A report from the Energy and Climate Change Committee states that low carbon technologies will create jobs and reduce CO2 emissions.
However, the ’Low carbon technologies in a green economy’ report warns that the government must act faster if the UK is to enjoy the economic benefits of the green economy.
The report says that to date there has been slow progress with the move towards a green economy and concludes that whilst development of many such technologies will require significant support from both the public and private sector, they have the potential to create jobs.
The Environmental Industries Commission (EIC) estimates the global environmental marketplace to be worth over £3.2tn.
NESTA believes that by 2013 the green economy is forecast to grow annually by seven per cent, with a UK market of £46bn; creating a million jobs.
By 2015, the ECCC says the sector could grow by 44 per cent to over 1.27 million jobs.
Last week’s announcement from the chancellor of the creation of a Green Investment Bank – mandated to invest approximately £2bn of public and private sector capital in the low-carbon sector – received a cautious welcome.
The EIC stated that by limiting the bank’s mandate to the low carbon sector, the government risks forfeiting investment opportunities that exist across the whole of the environmental sector.
The EIC further warns that unless urgent action is taken to secure other, equally important, environmental and sustainability investment opportunities for British business, it is likely the transition to a low carbon, resource efficient economy will take place with technologies supplied from countries including Germany, the USA, Japan and South Korea.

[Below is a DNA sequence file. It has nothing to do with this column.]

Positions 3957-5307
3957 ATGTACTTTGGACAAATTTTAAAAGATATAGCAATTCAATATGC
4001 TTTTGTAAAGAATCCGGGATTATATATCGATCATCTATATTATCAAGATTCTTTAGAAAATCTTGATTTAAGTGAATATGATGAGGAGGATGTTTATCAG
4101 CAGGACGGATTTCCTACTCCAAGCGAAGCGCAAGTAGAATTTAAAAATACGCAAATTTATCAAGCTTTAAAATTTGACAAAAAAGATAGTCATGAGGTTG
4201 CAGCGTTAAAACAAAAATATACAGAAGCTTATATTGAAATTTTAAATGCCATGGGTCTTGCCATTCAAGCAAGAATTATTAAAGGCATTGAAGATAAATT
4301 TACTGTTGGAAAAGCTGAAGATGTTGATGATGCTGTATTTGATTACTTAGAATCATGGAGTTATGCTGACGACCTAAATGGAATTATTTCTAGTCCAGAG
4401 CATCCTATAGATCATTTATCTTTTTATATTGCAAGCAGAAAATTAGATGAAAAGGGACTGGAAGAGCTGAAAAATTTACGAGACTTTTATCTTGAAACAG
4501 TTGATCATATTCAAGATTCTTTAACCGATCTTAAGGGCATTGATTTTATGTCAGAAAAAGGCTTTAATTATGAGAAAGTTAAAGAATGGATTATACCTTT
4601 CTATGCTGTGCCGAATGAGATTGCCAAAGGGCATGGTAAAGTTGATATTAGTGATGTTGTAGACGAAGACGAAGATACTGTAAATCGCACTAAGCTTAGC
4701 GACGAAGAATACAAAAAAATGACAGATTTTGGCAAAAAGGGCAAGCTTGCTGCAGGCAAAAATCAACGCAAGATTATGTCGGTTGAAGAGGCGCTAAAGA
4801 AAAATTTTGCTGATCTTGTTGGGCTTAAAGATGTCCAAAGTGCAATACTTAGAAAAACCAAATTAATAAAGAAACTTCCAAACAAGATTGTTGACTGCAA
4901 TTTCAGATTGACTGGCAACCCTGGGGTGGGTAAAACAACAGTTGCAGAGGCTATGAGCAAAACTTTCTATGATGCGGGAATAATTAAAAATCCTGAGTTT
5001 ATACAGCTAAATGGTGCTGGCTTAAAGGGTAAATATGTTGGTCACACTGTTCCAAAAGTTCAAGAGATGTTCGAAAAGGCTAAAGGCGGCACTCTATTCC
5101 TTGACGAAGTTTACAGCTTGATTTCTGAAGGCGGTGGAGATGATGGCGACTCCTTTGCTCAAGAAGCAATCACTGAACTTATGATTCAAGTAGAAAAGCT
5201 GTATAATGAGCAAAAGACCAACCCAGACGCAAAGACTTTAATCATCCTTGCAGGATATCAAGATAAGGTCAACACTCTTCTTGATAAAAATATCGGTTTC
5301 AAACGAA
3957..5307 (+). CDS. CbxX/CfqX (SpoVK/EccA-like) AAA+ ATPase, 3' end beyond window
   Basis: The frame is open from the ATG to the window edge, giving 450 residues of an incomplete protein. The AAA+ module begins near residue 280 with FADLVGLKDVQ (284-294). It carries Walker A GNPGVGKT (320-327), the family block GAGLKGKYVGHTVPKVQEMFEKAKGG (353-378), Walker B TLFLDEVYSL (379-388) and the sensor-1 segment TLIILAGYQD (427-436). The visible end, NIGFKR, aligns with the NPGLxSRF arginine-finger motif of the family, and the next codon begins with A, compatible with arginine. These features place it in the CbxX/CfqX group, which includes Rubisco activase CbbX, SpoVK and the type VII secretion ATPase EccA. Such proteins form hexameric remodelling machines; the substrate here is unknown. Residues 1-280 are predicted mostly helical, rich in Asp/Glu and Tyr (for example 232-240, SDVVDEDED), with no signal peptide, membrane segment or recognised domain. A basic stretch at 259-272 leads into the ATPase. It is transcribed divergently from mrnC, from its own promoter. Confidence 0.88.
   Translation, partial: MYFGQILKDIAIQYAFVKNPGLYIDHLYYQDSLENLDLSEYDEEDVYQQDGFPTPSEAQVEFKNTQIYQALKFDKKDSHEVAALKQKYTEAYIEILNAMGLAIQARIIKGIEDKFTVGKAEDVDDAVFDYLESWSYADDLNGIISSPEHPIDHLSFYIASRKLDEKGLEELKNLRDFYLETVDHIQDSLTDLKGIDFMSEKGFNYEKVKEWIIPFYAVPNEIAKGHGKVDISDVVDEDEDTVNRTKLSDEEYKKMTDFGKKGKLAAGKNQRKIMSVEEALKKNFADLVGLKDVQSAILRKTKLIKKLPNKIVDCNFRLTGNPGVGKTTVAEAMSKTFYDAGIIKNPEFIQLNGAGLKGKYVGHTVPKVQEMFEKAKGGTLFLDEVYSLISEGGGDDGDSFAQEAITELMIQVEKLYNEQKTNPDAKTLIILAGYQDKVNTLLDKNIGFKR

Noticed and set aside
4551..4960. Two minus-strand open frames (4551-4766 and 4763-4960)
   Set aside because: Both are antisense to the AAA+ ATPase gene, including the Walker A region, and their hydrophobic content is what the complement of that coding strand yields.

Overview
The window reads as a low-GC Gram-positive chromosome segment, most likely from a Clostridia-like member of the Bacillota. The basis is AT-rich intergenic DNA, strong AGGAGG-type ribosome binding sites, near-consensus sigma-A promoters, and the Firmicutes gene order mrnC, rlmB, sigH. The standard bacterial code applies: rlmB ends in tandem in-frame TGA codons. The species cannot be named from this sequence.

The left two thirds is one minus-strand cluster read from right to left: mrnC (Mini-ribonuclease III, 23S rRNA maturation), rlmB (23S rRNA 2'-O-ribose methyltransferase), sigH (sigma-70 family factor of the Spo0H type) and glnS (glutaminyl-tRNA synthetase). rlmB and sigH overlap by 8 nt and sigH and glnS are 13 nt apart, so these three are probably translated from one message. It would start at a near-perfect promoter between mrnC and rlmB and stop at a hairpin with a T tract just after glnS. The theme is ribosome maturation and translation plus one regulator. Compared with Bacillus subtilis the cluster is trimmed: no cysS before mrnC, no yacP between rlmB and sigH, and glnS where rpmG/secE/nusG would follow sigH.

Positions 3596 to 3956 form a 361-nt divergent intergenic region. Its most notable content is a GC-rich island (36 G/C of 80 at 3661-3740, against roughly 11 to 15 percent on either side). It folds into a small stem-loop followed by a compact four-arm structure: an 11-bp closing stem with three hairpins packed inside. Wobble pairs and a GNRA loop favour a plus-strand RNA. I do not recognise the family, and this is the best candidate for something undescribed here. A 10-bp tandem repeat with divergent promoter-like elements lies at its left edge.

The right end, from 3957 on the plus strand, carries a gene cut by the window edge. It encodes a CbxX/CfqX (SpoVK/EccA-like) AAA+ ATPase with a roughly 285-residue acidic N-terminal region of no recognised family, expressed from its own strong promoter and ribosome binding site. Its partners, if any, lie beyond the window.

Figures from NESTA show that the USA is blazing a green-tech trail. Last year’s US stimulus package included $50bn for energy programmes, much of it focused on energy efficiency and renewable energy, and $20bn in tax incentives for renewable energy and efficiency.
According to NESTA, the effects of not investing in green technology will cost the UK £28bn in lost revenue.
The automotive industry is bracing itself for the end of the government’s vehicle scrappage scheme, which is due to end on March 31.
The scheme was announced by chancellor Alistair Darling in his Budget statement in April 2009 and commenced on 18 May to help the UK car industry stimulate demand during the economic downturn.
The funding for the scheme was increased by £100m in September 2009. Last month, the end of the scheme was extended by a month to the end of March from end of February.
The SMMT say the Scrappage Incentive Scheme accounted for a 30 per cent rise in sales against expectations.
The knock-on effects of the end of the scheme are already being felt by Toyota which is today suspending production at its Burnaston plant in Derbyshire for two weeks.
The company employs around 3,500 people at the plant, which makes the Auris and Avensis models. The company has said that the stoppage is to allow supply to align with demand following the end of car scrappage schemes across Europe and to prepare the production line for when the Auris Hybrid goes into production later this year.